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Bison

Looking for something a little different in the meat department this month? Why not give bison a try?

How does bison compare to beef?
Though in some respects, bison and beef are very similar (both are high-protein red meats with similar flavor), there are some stark differences in terms of their nutrition. One big difference is fat content. For example: three ounces of beef sirloin typically contains about 12 grams of fat, while the same cut of bison contains only about five grams. This difference in fat content means that bison have considerably fewer calories per ounce than beef (that same three ounces beef sirloin contains about 207 calories, while the bison contains about 145).

The other big nutritional difference is in iron content: on average, bison contains about twice the amount of iron compared to beef.

Like grass-fed beef, grass-fed bison gives additional nutritional benefits over grain-fed bison or beef; most notably, grass-fed meat has significantly more Omega-3 fatty acids, and healthful CLA (Conjugated Linoleic Acid).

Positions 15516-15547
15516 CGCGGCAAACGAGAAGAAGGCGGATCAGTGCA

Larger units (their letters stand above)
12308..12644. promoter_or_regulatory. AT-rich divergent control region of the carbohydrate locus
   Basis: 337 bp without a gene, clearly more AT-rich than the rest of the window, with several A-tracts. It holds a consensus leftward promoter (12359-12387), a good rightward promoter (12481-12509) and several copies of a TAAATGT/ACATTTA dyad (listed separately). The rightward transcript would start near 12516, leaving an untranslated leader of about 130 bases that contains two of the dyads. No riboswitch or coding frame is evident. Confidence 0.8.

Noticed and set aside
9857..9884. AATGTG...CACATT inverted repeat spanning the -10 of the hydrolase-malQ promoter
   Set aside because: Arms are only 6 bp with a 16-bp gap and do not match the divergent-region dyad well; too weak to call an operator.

Best ways to cook grass-fed bison
Because it has less fat, bison tends to be dry if it’s cooked past medium. It also tends to cook faster than beef, so watch it closely toensure it doesn’t become overcooked.

As with grass-fed beef (which is also lower in fat than conventionally raised beef), it’s generally recommended to cook bison either fast and hot (on a grill or very hot skillet), or low and slow (in a crockpot or dutch oven covered with liquid).

Where does our bison come from?
The bison you’ll find on our shelves all comes from Northstar Bison—a 1,200 acre family-owned ranch that straddles the Wisconsin and Minnesota border near Rice Lake. The ranch is Animal Welfare Approved, and the approximately 600 bison are grazed under Holistic Resource Management principals, and their slaughter is done in the field.

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